A warning note for the next European Commission president
by our secret columnist in Brussels
Jobseekers beware – do not apply to be the next president of the European Commission. The money and the pension are good, but you will regret you ever became involved – warns our secret columnist Schadenfreude
First, all of the presidents and prime ministers of the 27 (nearly 28) member states want to take your measure. They have different ideas about what they want and the last thing they want from you is new ideas or independence of mind. They will try to extract from you pledges about what you will do for them. Worse still, once you are nominated you have to be confirmed by the European Parliament. You have to appear before MEPs and set out your policy - long before you have the slightest idea of what the upcoming problems will be. And it is not enough for you to put up a good show. The European Commission is approved as a slate so if any of the national nominees make a hash, you are all out.
This is only the beginning. When your appointment is confirmed you will be lobbied insistently by every member state demanding that its nominee- however obscure a figure – should get one of the key jobs and not one of the makeweights. You cannot please all of them and so you start with grudges against you. And its gets no better. When you tell your new colleagues how you propose to distribute the portfolios skin and hair will fly. Their foreign ministers will be on to you demanding to know why you are underrating their nominee.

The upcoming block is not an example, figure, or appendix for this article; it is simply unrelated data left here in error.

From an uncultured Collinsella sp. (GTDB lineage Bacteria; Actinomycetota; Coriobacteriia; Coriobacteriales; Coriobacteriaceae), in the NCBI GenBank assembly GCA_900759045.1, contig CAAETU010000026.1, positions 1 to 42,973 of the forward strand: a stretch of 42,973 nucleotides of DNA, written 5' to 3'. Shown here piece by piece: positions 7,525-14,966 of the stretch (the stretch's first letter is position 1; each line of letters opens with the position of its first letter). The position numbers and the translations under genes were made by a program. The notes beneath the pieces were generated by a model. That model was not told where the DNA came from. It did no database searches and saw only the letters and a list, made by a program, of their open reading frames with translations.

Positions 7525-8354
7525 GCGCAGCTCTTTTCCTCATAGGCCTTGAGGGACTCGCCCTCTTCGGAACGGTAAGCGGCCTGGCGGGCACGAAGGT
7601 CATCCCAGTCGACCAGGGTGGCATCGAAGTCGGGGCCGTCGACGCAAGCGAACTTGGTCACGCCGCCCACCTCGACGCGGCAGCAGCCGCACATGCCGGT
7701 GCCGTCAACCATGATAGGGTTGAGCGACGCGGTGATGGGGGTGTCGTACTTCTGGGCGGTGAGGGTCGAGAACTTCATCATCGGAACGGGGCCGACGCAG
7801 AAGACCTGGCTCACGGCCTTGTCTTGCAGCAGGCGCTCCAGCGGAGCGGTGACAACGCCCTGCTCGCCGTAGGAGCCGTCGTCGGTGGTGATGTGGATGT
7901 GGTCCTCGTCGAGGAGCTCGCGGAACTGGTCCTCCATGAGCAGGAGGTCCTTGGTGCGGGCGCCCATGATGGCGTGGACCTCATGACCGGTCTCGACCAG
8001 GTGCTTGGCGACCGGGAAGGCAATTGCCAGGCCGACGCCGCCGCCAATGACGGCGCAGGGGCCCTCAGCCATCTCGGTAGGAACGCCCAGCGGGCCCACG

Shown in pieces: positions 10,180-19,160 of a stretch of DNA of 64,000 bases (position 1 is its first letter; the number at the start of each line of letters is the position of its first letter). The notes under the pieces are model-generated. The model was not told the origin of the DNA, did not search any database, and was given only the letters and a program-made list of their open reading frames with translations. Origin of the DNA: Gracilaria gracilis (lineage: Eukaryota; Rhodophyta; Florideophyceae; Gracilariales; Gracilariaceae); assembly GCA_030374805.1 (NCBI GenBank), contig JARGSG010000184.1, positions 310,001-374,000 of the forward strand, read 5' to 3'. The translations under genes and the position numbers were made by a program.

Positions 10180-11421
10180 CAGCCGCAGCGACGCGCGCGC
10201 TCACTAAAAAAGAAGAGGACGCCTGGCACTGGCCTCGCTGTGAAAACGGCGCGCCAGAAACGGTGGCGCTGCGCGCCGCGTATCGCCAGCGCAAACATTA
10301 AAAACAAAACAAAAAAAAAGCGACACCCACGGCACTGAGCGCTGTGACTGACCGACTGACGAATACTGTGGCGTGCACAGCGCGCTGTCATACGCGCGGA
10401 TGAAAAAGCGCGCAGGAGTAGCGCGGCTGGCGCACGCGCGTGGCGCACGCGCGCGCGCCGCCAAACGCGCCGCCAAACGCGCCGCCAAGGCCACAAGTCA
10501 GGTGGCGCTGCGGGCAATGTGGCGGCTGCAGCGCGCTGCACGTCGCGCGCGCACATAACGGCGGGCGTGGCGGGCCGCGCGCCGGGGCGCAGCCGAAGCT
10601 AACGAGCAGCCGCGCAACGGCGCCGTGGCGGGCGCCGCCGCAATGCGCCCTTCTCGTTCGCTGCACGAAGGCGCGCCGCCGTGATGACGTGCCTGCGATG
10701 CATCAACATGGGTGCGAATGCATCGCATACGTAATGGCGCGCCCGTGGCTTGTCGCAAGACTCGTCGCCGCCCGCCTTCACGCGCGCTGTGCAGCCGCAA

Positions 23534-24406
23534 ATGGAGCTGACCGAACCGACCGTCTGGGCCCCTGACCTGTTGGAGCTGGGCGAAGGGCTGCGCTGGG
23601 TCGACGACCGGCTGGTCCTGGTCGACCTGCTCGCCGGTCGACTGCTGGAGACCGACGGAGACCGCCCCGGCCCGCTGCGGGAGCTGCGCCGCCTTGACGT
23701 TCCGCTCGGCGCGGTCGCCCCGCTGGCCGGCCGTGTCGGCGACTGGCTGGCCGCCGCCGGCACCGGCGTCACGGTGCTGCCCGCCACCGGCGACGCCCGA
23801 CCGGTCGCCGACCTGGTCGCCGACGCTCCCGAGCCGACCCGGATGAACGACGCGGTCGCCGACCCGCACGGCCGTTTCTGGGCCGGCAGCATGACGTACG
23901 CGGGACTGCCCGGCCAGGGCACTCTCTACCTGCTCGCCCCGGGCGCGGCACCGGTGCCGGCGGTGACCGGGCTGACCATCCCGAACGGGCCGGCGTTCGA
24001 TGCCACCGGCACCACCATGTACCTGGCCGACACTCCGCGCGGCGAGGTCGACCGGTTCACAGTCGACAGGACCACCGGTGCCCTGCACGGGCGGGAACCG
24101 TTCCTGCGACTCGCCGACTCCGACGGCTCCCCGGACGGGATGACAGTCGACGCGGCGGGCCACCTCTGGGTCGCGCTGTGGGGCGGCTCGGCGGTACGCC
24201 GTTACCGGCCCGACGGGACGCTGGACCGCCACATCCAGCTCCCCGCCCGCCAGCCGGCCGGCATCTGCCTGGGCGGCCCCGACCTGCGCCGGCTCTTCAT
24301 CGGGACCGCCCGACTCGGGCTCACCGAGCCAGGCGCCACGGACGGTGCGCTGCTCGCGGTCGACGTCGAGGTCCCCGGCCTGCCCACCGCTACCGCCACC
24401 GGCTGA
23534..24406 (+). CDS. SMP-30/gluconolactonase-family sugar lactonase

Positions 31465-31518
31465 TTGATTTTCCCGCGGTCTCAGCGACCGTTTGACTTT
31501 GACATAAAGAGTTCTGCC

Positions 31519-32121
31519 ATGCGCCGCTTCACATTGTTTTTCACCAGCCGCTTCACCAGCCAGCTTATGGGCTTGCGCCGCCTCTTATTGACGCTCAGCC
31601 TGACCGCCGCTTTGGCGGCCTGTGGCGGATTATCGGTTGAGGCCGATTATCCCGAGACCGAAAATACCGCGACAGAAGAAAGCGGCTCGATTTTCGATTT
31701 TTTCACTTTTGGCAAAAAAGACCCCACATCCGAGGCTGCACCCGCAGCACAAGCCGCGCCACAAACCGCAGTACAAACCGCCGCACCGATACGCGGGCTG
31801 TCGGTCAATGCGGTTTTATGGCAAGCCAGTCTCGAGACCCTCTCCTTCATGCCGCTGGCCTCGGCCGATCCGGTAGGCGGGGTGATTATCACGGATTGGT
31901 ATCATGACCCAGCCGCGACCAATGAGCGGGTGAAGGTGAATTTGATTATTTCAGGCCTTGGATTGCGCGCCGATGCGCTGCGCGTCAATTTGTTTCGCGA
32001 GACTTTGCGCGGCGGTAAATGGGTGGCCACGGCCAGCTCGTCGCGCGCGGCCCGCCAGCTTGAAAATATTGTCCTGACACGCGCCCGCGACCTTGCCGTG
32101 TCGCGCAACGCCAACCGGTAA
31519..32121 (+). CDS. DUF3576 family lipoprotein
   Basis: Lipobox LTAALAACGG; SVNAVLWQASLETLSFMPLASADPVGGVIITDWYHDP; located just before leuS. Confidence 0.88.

Suppose you patch up a settlement and get down to work. You now have a collection of prima donnas of different political doctrines and cultures, all put up by their home governments to get some programme going - preferably with financial reward. Every time something is conceded, others have to be paid off. You have no authority. You spend your time putting together temporary alliances. To complicate your life, you have a vice-president – there is a separate squabble about who get that title – who is also a high representative on the European Council side. The person in this position claims to have inside knowledge of what the member states will bear. Commission meetings would strain the patience of a saint.
Very soon, you will have trouble with the staff. Their conditions of service are in a 'statute' at which the member states nibble because they say it costs too much. When staff unions think that their privileges are being eroded, they go to court. They do not talk about" working to rule" – how else do they work? You are the scapegoat. It is not much better when you attend meetings of the council. They are heads of state and government. You are a paid employee. Their chairman gives the press conference while you look on, gritting your teeth as you join in the celebration of success. It looks like you have no friends left. You had your own political career. Now cultivate your garden